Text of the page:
Mr. Fahey Mr. Fahey
Minister of State at the Department of Enterprise, Trade and Employment (Mr. Fahey): In accordance with the Government's decision in 1999 to restructure the community employment programme, participation levels have reduced over time. At the end of 1999 there were 36,579 participants in the programme. The average participation rate during 2003 is expected to be in the region of 22,500 with a projected year-end participation rate of 20,000. The number of community employment projects has reduced from 2,274 in 1999 to 1,503 projects currently. In many cases projects have amalgamated into new entities allowing the activity to continue on a smaller scale. This amounts to a reduction of around 5,000 places phased in over the year. These reductions reflect a strategic shift in policy in favour of training and other more appropriate supports.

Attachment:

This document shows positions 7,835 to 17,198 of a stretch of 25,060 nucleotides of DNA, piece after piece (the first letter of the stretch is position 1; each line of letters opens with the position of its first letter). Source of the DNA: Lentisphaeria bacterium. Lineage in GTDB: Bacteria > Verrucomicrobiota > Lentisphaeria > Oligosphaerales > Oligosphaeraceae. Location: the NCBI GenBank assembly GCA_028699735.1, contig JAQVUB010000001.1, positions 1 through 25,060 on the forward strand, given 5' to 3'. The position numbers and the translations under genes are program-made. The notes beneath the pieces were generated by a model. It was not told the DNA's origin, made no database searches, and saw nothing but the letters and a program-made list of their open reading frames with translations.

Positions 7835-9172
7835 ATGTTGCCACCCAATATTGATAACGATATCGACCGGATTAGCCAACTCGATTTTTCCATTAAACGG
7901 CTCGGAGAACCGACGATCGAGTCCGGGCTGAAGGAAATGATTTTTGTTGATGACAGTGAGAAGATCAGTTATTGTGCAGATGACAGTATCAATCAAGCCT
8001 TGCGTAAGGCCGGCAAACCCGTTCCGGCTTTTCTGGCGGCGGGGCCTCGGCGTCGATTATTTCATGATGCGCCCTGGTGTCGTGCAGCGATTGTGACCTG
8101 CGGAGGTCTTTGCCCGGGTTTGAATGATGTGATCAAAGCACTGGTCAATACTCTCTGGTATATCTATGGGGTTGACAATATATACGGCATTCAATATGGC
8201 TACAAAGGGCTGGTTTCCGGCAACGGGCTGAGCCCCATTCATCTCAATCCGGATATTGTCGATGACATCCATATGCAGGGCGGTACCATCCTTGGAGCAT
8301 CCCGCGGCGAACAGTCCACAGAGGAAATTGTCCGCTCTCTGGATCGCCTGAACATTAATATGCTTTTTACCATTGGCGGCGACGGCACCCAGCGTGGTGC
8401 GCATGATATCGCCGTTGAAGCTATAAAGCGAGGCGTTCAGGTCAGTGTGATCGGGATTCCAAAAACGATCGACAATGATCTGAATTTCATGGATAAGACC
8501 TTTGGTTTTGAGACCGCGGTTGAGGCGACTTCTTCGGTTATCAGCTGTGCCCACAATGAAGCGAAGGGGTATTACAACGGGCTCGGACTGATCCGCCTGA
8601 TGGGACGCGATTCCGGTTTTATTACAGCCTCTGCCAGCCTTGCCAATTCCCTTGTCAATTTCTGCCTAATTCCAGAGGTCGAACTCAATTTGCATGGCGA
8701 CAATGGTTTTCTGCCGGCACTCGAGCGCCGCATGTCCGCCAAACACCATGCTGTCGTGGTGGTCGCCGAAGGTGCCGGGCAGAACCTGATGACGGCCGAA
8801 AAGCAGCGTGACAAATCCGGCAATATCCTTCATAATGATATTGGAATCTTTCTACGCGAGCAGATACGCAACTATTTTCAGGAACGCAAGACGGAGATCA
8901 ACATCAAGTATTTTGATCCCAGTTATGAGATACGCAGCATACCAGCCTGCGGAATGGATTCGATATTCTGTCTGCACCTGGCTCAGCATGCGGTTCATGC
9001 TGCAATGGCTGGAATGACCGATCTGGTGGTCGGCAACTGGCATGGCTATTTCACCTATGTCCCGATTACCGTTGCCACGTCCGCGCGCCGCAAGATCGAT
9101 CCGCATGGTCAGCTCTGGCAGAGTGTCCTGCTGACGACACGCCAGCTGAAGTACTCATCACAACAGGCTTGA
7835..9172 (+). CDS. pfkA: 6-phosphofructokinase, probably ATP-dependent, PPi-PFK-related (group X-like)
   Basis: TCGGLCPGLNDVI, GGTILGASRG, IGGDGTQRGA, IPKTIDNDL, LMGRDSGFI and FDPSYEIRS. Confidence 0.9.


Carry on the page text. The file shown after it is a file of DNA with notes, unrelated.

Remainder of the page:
The job initiative programme will have an average participation rate in the region of 2,466 during 2003 and a year-end participation rate of 2,200. Overall, there will be a reduction of 325 places on a phased basis in the course of this year. Participants exiting job initiative may avail of the high supports process designed to provide a flexible response for persons experiencing barriers in progressing from unemployment to employment in the open labour market and the FÁS local employment services with a view to securing further training or employment.
Community employment projects are prioritised based on the services provided. Drugs task force activity and child care service provision are ring-fenced from any reductions and projects in RAPID areas are given priority. The ring-fencing of places recognises the importance of the programme for some areas of service provision. All health service related community employment projects, including the provision of services for persons with disabilities, have been ring-fenced from reductions since March 2002.